What Should You Do?
Obviously, I’m a bad teacher here because I’ve been doing this for over a decade and I’m still getting burned. But, here are some thoughts…
1. Plan for great results.
What I mean by this is that it’s better to start with a budget that is too high than too low. If you aren’t getting great results at $100 per day, come down to $50 per day. If that restarts the Learning Phase, so what? Your results weren’t great anyway.
2. Be okay with low-budget results.
If you roll with a $20 daily budget, though, understand that you may be stuck there. Be okay with that. Because it’s better to get great results at $20 per day than crappy results when you attempt to increase that budget to $50.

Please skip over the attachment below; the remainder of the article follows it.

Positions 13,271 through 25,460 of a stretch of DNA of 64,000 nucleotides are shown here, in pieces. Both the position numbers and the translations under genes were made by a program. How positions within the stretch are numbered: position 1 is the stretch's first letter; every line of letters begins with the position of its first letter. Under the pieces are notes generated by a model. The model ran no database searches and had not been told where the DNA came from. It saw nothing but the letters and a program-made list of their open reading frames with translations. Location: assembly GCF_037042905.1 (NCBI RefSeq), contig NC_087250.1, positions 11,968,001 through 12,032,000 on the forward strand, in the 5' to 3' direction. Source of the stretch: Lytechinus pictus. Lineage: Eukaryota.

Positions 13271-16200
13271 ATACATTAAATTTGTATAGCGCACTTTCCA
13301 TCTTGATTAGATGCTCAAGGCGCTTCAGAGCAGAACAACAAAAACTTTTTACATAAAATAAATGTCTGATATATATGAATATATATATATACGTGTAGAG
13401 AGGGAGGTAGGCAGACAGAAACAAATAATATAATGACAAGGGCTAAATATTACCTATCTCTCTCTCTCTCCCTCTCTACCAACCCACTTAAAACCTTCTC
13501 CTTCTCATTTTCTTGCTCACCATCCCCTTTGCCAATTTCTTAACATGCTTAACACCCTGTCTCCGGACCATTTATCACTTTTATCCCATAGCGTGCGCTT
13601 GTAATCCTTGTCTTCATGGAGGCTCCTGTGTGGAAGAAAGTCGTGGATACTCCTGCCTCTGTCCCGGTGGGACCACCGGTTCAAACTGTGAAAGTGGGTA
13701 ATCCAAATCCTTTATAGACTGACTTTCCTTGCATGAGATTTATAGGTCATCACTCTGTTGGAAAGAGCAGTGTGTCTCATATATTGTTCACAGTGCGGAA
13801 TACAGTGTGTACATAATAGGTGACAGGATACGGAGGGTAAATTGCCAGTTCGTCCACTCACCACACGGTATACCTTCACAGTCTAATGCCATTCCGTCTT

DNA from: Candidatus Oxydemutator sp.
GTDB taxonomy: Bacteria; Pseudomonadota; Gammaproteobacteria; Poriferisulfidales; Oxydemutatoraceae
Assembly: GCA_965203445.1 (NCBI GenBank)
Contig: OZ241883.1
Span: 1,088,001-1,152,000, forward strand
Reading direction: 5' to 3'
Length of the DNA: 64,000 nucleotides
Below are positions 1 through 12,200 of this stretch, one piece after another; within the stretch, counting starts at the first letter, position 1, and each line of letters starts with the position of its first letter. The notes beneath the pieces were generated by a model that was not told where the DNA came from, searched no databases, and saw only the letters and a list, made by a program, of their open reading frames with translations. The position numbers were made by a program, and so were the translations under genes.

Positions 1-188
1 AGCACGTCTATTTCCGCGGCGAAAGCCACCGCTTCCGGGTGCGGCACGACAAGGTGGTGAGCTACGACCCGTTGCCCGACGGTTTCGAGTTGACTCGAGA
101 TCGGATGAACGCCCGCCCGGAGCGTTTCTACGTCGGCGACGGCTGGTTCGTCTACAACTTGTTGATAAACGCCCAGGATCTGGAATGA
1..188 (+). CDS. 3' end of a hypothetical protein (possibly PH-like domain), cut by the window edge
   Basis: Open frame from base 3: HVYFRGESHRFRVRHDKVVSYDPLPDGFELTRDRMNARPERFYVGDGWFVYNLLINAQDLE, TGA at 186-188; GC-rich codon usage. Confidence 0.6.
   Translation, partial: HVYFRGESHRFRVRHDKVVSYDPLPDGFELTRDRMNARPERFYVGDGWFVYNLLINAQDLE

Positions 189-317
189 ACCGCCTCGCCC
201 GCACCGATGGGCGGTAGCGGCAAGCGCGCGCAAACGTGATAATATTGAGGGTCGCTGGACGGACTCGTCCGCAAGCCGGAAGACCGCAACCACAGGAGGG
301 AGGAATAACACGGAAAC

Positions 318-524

3. Review before publishing.
Make certain that everything is set up the way you want it. The right copy, creative, targeting, and optimization. You do not want to change anything a few days from now. Get it sorted out before it’s approved.
4. Don’t touch it.
Don’t change the ad. Don’t change the form (ugh). Don’t throw another ad set or ad into the mix. No edits.
5. Make changes when they’re needed.
Look, if something isn’t working great, who cares? Make whatever edits or additions you want. If the results get worse, you didn’t lose anything because you were on the verge of stopping this campaign anyway.
Your changes and edits should be last-ditch efforts to save a campaign. Otherwise, start over with a new one.
Watch My Video
I recorded a video about this, too. Check it out below…
Have you been burned by this? What do you think?
Let me know in the comments below!